I'm sure everyone's got their own personal list of most-anticipated albums of '09, but there's really only one record I'm dying to check out, and that would be the forthcoming Morbid Angel LP. No street date is set, though the official site tells us this: "The band continue to work on the new album slated for a possible late 2009 release."
The real story here is that this record--which, in accordance with the band's alphabetical album-titling system, is almost certain to bear a name beginning with "I"--will be the first Morbid record since 1995's Domination to feature frontman David Vincent (at left). I know a lot of people were psyched on the first two Vincent-less MA records, Formulas Fatal to the Flesh (I know, right?!) and Gateways to Annihilation, but even after giving them each many, many chances, I still found them lifeless, boring and unmemorable. Morbid's 1986-1995 incarnation is one of the greatest RIFF bands in the history of metal and decently competent vocals (from Steve Tucker) aside, these later discs just didn't cut it in the songwriting department. None of the parts seemed to stick.
The outstanding news is that the band seems to be back on the ball. Morbid has been playing a song from the as-yet-untitled new record live, and it seems to actually measure up to the band's impossibly high early-to-mid-'90s standard. (Covenant *is* the best death-metal album ever made--probably the best that ever will be made. That's not up for debate, as far as I'm concerned. Domination isn't quite as blisteringly ferocious, but it's still a very fine and enduring effort.) There are a whole bunch of versions of "Nevermore" floating around; these five allow you to triangulate (that word isn't really valid when referring to more than three pieces of data, but you see what I mean) an extremely full and clear picture of what the track is all about:
[This first one--sorry, can't get the embed code to work--was officially endorsed by Morbid guitar wizard Trey Azagthoth, via his MySpace page.]
["You know, someone was askin' me the other day, 'So Vincent, what's goin' on with the new Morbid Angel album?'"]
[featuring Vincent's introduction of new Morbid guitarist Destructhor--also of Zyklon and 1349--and a really, really weird and nonsensical monologue about being a member of the "extreme elite," which I take to mean the Morbid Angel fan base]
[This one and the following vid feature phenomenally clear sound quality.]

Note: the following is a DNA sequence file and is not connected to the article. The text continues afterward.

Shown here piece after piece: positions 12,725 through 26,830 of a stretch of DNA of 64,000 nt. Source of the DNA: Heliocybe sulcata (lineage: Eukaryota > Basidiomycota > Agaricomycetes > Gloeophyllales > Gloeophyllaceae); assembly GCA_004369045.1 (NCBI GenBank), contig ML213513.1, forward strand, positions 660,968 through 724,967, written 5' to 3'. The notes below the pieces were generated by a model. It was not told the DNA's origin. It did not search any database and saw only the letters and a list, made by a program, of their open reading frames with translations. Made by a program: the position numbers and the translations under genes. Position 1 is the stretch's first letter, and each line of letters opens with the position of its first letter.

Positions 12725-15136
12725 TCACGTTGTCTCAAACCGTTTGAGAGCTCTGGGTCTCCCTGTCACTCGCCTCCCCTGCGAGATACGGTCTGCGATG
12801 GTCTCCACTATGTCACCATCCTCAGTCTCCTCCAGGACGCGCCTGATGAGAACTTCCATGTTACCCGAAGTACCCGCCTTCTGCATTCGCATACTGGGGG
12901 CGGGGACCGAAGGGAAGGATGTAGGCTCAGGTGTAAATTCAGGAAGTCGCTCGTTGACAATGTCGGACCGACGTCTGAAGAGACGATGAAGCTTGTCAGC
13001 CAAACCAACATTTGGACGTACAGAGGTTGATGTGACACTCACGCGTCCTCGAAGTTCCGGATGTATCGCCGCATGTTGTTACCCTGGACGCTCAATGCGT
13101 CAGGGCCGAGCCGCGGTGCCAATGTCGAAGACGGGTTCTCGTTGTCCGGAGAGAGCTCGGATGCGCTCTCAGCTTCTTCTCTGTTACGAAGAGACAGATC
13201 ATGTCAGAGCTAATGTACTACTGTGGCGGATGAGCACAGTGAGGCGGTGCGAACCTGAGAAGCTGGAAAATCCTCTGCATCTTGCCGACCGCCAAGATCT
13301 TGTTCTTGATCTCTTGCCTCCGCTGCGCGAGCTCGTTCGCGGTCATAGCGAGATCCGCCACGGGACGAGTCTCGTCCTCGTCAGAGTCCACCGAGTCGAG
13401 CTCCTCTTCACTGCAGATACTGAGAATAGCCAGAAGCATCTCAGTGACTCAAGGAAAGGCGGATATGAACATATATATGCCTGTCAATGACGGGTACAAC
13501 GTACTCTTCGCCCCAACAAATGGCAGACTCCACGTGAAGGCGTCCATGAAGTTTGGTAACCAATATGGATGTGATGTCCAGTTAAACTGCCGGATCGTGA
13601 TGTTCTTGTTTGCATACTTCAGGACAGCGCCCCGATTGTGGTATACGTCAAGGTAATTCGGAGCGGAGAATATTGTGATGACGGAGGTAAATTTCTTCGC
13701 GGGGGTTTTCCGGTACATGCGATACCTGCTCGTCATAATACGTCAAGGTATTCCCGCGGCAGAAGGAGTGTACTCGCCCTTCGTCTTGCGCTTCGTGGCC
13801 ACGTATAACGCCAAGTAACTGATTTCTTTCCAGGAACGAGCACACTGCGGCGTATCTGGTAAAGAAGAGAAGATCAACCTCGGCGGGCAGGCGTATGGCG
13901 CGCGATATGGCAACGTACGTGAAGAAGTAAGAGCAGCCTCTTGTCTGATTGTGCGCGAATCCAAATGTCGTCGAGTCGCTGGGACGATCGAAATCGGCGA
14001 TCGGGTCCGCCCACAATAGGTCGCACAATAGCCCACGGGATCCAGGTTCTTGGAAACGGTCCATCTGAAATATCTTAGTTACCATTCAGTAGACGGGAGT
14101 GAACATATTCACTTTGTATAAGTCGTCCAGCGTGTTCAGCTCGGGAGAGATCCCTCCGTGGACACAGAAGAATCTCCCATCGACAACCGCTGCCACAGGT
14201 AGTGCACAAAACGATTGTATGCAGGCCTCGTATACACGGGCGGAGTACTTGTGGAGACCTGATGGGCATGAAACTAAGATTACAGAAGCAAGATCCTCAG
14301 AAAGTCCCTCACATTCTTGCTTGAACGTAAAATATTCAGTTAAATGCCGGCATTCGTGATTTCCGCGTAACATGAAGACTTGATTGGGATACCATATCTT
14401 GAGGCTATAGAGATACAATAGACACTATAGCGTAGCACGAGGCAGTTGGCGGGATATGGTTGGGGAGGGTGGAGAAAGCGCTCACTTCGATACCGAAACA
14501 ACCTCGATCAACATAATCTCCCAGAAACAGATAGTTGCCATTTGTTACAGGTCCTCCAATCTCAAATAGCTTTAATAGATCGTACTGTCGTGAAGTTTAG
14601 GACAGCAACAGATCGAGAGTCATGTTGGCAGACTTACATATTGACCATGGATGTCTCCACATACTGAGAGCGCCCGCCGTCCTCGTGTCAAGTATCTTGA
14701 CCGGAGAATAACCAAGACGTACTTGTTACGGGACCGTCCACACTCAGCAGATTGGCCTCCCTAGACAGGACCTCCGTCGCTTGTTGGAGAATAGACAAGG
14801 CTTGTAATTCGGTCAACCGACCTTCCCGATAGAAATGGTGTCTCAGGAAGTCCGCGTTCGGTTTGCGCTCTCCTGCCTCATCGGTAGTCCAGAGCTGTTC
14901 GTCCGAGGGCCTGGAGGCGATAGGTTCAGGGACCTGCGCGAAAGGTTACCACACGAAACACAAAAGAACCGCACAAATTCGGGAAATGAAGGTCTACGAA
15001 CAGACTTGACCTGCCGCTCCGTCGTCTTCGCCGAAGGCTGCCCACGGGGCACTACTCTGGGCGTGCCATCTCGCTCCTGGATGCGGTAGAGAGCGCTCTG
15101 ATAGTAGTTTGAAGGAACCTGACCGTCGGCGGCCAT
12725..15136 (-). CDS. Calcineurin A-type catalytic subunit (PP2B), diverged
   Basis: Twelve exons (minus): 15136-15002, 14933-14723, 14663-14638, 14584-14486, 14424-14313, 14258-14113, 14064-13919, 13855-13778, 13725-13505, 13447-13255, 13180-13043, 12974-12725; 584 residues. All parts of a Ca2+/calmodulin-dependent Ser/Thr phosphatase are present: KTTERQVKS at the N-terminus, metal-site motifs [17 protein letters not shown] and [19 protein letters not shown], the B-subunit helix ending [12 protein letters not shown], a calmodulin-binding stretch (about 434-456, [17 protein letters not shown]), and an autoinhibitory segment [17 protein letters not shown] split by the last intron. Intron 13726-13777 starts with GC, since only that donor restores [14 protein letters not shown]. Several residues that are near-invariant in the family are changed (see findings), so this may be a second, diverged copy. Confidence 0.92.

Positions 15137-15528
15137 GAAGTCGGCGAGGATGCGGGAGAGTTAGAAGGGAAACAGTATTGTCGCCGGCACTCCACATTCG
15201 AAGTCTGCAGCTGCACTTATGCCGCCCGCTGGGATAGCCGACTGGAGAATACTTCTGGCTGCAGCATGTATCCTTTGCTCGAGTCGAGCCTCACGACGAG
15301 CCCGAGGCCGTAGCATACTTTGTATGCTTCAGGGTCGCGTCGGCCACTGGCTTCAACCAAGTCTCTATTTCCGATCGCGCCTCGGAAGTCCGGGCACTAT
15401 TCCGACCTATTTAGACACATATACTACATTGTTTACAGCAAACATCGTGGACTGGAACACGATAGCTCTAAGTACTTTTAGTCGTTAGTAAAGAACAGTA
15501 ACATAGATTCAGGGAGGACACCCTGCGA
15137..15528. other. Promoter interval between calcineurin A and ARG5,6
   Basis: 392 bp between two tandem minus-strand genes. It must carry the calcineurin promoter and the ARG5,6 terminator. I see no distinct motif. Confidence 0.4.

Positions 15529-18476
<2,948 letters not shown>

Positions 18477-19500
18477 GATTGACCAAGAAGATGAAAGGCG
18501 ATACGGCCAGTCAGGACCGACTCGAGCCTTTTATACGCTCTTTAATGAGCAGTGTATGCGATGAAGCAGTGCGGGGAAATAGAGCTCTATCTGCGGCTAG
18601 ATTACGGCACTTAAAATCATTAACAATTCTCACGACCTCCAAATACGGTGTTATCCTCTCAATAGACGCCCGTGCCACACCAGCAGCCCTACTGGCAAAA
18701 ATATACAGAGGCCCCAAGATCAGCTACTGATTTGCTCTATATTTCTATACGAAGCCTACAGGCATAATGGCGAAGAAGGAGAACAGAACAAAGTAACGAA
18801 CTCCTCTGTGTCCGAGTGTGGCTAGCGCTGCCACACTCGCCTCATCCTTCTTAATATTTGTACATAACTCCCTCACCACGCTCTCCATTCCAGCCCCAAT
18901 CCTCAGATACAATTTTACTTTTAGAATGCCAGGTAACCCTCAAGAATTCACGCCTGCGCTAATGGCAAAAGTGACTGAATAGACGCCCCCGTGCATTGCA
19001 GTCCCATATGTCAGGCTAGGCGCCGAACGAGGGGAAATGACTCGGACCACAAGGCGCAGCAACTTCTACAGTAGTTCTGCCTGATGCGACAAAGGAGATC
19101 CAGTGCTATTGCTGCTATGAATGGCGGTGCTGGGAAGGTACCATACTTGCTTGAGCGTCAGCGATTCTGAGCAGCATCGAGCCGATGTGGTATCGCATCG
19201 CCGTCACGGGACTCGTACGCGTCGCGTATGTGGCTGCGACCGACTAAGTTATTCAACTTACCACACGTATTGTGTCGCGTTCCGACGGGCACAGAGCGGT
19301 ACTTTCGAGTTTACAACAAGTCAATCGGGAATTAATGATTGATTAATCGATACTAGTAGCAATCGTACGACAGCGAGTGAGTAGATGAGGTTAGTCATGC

Note the extremely catchy initial riff, which seems to come straight out of the Domination playbook, and the funny operatic vocal bridge, which nods to "God of Emptiness" and other grandiose Morbid breakdowns. A very sound--and in spots, fast as hell--composition that very naturally inhabits the classic Morbid vibe without trying too hard to ape it. It's as though the band is picking up right where it left off when Vincent departed after Domination, and completely ignoring the three interim albums, which is totally fine by me. (No songs from the non-Vincent records were played either time I saw Morbid live, in--I think--'05 and '06; again, totally cool by me.) Ol' Dave (or Evil D as he's called in his side gig with the Genitorturers, the S&M-metal band led by his wife--also apparently the project for which he forsook Morbid in the first place) looks pretty buffoonish these days with his pentagram-emblazoned nylon t-shirt and dyed-black hair (see above again), but musically, he's still got it happening. I cannot wait to hear what I really feel is going to be a return to form for one of the greatest metal bands of all time (and one of my personal favorite bands, period).
In other classic-death-metal news, the unstoppable Cannibal Corpse has recently anted up with the respectably fearsome Evisceration Plague (the title track--actually one of my least-favorite songs on the record--is streaming here). It's no Kill--the downright unbelievable 2006 effort that completely blew my mind and thoroughly decimated my perception of the Corpse as a fun yet fairly workmanlike, unimaginative and technically mediocre death-metal band--but it's still a lean, badass effort. And in keeping with the recent Cannibal Corpse trend of issuing documentaries--I'll say it again: Centuries of Torment is supremely rad, a sentiment shared by the Times' Ben Ratliff--Evisceration Plague comes equipped with a highly entertaining making-of DVD. Could the Cannibal dudes be any more unassuming or fun to watch? I think not. (Fun fact: Like Kill, Evisceration Plague was produced by Mr. Erik Rutan, Morbid Angel's second guitarist--and a killer backup songwriter--during the Domination era.)
Lastly, wish Hexa luck with their British tour, and read Calvin Tomkins awesome newish collection of profiles, Lives of the Artists.